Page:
A week after Yahoo! reported strong third-quarter numbers, shares in Google have continued their skyward trajectory -- thanks in part to Yahoo!'s comments about the state of the paid-search business.
Now the question is whether Google's stock price -- up 5% over the past week, while Yahoo! has been flat -- can find support from whatever Google's tight-lipped management will say in reporting third-quarter results late Thursday.
"You head into Google's report knowing Yahoo! had a good quarter," says Schwab SoundView analyst Jordan Rohan. "I think it's likely Google will show very strong international growth and a respectable performance domestically." Rohan has an outperform rating on Google and a Street-high $180 price target.
On Wednesday, Google's shares were trading at $144.29 -- down $3.65 for the day, but up 70% from the $85 offering price at which the search engine operator's stock went public two months ago.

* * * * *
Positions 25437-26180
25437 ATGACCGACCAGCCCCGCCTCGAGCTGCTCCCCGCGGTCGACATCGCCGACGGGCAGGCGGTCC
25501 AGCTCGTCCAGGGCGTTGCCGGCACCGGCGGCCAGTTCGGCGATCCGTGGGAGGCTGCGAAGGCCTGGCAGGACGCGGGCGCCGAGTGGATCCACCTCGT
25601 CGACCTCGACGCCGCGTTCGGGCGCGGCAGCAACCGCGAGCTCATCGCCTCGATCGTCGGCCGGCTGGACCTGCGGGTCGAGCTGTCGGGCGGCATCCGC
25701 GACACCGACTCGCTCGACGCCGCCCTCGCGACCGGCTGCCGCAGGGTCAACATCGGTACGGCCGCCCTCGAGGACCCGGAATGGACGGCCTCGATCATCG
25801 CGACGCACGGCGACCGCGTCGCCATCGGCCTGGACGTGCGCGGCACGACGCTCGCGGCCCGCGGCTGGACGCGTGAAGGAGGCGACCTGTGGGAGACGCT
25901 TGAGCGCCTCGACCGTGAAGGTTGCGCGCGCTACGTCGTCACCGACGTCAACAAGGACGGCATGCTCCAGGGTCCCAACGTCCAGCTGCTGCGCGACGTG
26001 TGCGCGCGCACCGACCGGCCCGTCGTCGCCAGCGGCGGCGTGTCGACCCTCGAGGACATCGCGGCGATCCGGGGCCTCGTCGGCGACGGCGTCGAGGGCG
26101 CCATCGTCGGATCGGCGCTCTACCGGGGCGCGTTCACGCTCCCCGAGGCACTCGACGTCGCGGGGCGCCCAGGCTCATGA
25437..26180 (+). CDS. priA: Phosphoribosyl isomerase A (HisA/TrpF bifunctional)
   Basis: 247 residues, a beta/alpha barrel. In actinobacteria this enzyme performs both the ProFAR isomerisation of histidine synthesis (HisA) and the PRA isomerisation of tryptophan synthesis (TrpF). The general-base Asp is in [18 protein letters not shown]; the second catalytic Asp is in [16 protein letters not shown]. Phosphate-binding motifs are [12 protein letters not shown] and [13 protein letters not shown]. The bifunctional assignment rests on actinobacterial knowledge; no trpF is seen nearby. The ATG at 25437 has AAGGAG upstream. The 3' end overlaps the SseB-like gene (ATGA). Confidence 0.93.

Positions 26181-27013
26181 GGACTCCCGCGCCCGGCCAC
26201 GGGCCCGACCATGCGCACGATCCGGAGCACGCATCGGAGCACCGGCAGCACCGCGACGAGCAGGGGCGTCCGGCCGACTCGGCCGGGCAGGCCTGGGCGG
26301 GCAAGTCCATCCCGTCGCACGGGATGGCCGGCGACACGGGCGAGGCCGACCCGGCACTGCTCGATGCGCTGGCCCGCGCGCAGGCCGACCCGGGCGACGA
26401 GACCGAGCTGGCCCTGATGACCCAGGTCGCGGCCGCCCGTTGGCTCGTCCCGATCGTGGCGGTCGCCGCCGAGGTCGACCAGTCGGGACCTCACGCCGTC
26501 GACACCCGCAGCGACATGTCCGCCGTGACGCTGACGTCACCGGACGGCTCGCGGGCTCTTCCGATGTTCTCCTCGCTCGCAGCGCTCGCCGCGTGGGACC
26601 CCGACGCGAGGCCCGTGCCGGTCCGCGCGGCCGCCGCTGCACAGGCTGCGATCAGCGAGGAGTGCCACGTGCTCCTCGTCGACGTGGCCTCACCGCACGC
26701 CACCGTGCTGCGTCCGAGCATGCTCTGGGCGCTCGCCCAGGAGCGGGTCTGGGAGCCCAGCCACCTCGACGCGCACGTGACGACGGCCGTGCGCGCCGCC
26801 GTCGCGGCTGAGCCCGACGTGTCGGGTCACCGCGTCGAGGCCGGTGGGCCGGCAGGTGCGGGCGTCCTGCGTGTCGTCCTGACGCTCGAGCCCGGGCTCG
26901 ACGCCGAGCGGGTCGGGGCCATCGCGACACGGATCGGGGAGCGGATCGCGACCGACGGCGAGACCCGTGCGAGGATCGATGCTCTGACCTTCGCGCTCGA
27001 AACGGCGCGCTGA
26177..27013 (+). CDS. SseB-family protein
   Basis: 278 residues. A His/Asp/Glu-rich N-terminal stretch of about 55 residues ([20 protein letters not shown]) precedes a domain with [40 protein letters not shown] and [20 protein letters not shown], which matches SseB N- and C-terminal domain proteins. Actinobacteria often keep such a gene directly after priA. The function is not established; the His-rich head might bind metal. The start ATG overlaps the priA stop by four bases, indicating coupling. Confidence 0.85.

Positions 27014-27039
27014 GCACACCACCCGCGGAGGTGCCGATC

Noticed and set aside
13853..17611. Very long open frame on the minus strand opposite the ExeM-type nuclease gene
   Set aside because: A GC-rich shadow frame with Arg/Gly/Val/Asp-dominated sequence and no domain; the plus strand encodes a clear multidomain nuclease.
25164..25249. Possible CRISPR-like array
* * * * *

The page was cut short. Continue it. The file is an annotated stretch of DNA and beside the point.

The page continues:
Google, which will be reporting its quarterly results as a public company for the first time, poses a challenge for forecasters. While the company has supplied relatively detailed information about its sales and costs, its executives have indicated they don't plan to supply estimates to investors; their willingness to chat about current business trends remains to be seen.
The stock's fortunes have been boosted by a relatively small amount of freely tradeable shares, along with news that mutual fund players Fidelity and Legg Mason have taken major stakes. Google's climb has not only inspired less-than-positive ratings on the stock, but also led analysts to reconsider those outlooks.
On Tuesday, for example, American Technology Research's Mark Mahaney -- who downgraded Google from a hold to a sell on valuation issues earlier this month -- reiterated his sell rating on Google, though he qualified it somewhat: "As we wrote in our YHOO earnings review," noted Mahaney, "those results gave us, at the margin, less conviction in this call."